Paper Money: US
This article is about general United States currency. For the dollar coin, see United States dollar coin. more...
The dollar (currency code USD) is the currency of the United States. It is normally abbreviated with the dollar sign $, or alternatively US$ to distinguish it from other dollar-denominated currencies. It is divided into 100 cents.
Adopted by the United States Congress in 1785, the U.S. dollar is today the most used currency in the world. Several countries use the U.S. dollar as their official currency, and many others allow it to be used in a de facto legal capacity. It is also used as a reserve currency by many countries. In 1995, over $380 billion USD were in circulation, of which two-thirds was outside of the United States. As of 2005, that figure had doubled to nearly $760 billion with an estimated half to two-thirds being held overseas , which is an annual growth of about 6.6%.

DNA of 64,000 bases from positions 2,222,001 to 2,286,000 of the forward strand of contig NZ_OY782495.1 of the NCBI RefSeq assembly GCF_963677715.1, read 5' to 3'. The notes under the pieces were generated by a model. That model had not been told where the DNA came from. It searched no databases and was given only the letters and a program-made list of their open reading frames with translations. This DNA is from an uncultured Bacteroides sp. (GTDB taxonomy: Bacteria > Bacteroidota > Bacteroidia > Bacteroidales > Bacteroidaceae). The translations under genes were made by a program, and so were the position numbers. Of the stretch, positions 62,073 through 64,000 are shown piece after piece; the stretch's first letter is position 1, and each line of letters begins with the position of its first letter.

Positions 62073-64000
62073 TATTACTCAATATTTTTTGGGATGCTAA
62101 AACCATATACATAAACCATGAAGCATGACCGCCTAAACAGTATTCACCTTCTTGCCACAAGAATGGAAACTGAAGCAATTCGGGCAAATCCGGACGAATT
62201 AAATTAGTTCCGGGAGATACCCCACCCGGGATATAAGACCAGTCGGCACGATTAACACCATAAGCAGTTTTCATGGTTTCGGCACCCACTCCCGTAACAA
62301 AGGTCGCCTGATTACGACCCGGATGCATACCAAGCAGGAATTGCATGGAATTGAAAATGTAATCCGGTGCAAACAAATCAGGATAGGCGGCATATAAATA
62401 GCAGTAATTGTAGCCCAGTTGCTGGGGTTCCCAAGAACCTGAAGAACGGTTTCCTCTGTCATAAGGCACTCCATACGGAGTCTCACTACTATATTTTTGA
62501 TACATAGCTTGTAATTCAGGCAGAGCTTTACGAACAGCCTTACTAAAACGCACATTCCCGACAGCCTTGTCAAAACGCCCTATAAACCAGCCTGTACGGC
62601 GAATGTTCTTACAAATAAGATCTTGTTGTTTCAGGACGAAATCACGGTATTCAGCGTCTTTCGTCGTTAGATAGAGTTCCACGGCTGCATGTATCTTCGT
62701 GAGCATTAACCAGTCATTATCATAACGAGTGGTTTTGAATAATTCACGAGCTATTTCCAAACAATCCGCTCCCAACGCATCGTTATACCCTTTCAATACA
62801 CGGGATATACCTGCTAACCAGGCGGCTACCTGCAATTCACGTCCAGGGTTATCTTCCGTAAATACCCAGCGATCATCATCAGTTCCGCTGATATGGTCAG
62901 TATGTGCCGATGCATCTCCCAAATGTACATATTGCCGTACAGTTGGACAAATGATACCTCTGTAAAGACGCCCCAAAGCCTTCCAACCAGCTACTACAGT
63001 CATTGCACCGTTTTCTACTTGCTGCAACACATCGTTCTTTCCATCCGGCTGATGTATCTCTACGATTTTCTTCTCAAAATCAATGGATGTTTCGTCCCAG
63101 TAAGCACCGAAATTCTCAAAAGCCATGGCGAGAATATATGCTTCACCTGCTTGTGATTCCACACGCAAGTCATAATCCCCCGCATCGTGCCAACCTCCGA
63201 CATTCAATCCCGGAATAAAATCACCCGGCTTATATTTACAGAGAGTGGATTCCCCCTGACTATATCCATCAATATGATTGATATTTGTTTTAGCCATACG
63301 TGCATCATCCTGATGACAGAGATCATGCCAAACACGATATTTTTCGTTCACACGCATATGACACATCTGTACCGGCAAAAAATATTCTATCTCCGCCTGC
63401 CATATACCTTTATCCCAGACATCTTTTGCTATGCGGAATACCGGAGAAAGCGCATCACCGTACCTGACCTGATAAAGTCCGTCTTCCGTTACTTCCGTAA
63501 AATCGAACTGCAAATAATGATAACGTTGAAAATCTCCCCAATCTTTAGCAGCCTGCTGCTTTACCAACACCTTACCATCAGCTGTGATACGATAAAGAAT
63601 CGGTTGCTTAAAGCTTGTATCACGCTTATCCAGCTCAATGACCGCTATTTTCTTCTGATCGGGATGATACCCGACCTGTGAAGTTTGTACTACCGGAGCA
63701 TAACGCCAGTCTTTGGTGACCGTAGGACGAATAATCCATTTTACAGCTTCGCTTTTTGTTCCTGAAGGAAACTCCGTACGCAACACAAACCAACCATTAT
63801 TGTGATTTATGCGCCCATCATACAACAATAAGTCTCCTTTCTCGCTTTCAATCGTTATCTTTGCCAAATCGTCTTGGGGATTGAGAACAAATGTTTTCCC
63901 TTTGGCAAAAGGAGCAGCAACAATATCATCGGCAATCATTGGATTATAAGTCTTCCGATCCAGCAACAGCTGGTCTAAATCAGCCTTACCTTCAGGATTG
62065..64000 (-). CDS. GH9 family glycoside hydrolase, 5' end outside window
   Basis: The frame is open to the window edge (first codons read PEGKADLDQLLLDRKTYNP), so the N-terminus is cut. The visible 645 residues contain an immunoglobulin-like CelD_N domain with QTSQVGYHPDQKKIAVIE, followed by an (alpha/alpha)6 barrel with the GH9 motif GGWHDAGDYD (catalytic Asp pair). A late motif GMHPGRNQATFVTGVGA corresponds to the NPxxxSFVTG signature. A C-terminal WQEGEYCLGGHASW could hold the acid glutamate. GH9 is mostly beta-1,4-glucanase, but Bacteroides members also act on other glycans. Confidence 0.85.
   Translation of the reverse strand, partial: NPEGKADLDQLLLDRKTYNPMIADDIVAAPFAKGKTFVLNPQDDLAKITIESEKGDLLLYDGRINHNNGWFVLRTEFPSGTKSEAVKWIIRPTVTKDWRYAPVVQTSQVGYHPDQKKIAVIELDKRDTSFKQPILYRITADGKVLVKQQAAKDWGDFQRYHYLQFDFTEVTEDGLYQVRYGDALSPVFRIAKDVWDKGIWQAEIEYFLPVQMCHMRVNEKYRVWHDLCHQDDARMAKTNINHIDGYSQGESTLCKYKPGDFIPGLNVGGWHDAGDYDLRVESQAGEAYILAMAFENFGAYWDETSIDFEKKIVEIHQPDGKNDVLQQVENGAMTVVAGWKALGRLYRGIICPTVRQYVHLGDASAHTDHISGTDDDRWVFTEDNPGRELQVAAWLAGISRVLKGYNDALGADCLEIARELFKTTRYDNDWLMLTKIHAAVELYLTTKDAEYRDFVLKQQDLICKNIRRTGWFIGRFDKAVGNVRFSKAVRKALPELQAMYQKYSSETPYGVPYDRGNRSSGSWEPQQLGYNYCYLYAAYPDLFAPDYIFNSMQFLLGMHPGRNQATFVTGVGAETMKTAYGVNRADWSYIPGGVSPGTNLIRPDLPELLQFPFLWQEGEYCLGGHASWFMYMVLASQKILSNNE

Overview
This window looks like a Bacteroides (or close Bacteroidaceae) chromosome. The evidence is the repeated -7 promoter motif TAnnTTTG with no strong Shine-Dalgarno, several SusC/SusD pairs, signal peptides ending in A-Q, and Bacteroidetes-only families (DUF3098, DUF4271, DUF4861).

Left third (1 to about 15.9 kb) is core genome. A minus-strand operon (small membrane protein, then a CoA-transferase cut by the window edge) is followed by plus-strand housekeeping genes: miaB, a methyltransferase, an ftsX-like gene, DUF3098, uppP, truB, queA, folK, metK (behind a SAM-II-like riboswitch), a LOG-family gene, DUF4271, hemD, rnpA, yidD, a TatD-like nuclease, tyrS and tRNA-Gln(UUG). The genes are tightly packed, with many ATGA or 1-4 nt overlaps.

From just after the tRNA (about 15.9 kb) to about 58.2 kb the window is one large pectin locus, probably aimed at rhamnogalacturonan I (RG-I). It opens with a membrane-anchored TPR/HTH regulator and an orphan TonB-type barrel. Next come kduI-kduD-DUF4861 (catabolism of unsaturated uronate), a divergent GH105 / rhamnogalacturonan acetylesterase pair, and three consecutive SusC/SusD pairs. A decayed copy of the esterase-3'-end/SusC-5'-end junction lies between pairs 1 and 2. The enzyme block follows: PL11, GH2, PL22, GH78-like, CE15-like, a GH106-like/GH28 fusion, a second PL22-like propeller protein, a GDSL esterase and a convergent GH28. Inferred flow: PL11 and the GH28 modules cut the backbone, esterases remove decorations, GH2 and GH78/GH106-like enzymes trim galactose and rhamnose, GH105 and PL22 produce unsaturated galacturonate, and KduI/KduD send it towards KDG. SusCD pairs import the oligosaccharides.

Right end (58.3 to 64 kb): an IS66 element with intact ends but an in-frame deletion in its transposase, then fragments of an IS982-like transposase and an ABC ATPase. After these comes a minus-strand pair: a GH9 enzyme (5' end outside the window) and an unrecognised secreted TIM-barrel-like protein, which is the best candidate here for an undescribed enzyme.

The U.S. dollar uses the decimal system, consisting of 100 cents (symbol ¢). In another division, there are 1,000 mills or ten dimes to a dollar; additionally, the term eagle was used in naming gold coins. However, only cents are in everyday use as divisions of the dollar; "dime" is used solely as the name of the coin with the value of 10¢, while "eagle" and "mill" are largely unknown to the general public, though mills are sometimes used in matters of tax levies and gasoline prices. When currently issued in circulating form, denominations equal to or less than a dollar are emitted as U.S. coins while denominations equal to or greater than a dollar are emitted as Federal Reserve notes. (Both one-dollar coins and notes are produced today, although the note form is significantly more common.) In the past, paper money was occasionally issued in denominations less than a dollar (Fractional Currency) and gold coins were issued for circulation up to the value of twenty dollars.
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